Funding for a better start to life for preterm babies

A collaborative project aiming to improve breastfeeding and the use of human milk in premature babies has been awarded a $2.5 million grant from the National Health and Medical Research Council’s (NHMRC) Centres of Research Excellence Scheme.

Chief Investigator, Professor Alice Rumbold, says researchers from SAHMRI and the University of Adelaide will work with other leading experts to investigate why breastfeeding rates are lower in premature infants and develop ways to improve lactation support for mothers.

“We know maternal milk greatly improves outcomes of prematurity, including cognitive development. Despite this, breastfeeding rates among these tiny, vulnerable babies are significantly lower than full-term infants and haven’t improved in the past twenty years,” Prof Rumbold said.

Breastfeeding premature babies presents a variety of challenges, including difficulties suckling at birth, high nutrient requirements and reduced maternal milk supply.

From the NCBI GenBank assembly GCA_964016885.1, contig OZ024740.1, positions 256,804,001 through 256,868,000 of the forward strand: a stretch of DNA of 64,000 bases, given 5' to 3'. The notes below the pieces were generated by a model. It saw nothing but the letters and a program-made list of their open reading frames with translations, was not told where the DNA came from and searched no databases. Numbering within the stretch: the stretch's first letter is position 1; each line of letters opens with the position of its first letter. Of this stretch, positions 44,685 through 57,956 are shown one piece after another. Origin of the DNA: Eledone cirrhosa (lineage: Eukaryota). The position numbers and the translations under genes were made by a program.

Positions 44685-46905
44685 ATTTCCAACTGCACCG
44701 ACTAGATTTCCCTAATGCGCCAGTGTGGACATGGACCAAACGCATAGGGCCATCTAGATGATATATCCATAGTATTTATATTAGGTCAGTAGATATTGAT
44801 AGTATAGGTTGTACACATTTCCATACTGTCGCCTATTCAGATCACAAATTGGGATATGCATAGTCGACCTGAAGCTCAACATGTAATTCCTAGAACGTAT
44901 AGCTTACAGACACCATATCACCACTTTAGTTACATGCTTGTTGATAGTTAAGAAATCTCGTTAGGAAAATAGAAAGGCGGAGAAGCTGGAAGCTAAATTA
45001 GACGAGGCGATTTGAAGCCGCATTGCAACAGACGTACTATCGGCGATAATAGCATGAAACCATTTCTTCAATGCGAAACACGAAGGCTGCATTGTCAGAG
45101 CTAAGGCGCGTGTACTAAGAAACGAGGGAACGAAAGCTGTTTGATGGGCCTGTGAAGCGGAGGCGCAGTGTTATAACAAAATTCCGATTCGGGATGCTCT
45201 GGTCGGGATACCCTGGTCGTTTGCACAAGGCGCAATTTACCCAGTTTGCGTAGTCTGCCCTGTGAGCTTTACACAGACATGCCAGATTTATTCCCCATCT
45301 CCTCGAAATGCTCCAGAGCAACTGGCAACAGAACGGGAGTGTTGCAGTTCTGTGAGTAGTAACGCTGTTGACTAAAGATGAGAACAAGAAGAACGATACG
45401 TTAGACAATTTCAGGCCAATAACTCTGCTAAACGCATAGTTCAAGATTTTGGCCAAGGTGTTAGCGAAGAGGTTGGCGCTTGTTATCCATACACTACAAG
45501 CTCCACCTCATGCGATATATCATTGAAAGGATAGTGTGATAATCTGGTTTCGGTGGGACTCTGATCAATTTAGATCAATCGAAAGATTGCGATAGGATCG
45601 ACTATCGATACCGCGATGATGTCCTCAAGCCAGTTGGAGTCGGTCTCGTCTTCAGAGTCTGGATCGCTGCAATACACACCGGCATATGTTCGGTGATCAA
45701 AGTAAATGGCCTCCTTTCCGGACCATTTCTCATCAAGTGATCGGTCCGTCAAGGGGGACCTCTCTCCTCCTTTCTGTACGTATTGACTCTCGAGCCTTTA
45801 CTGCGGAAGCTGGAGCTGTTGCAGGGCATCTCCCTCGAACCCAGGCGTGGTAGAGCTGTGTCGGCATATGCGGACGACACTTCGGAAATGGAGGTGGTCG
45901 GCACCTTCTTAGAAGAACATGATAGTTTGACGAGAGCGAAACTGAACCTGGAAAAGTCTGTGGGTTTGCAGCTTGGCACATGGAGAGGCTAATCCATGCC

“By working with families and health care providers, we hope to improve breastfeeding support after birth by designing and evaluating lactation support strategies in neonatal units and developing new nutritional interventions that harness the unique components of human milk,” Professor Rumbold said.

The project will also explore ways to optimise the use of donor human milk, including how much donor or maternal milk is needed to deliver the best benefits for very preterm babies.

Babies are considered premature when they are born before 37 weeks gestation. Some may require lengthy hospital stays and can be at risk of cognitive and motor impairments, behavioural disorders and chronic health conditions.

“Preterm birth is a major public health issue with around 25,000 infants in Australia born prematurely each year,” Professor Rumbold said.

This funding will enable us to build the capabilities of a cohort of early career researchers to undertake and translate research to give preterm infants the best start in life.

Professor Rumbold’s team also secured an NHMRC Clinical Trials and Cohort Studies grant of $2.2 million in May for a donor milk study known as the GIFT trial.

The NHMRC Centres of Research Excellence Scheme aims to provide support for teams of researchers to pursue collaborative research and promote or improve translation of research outcomes into policy and practice.

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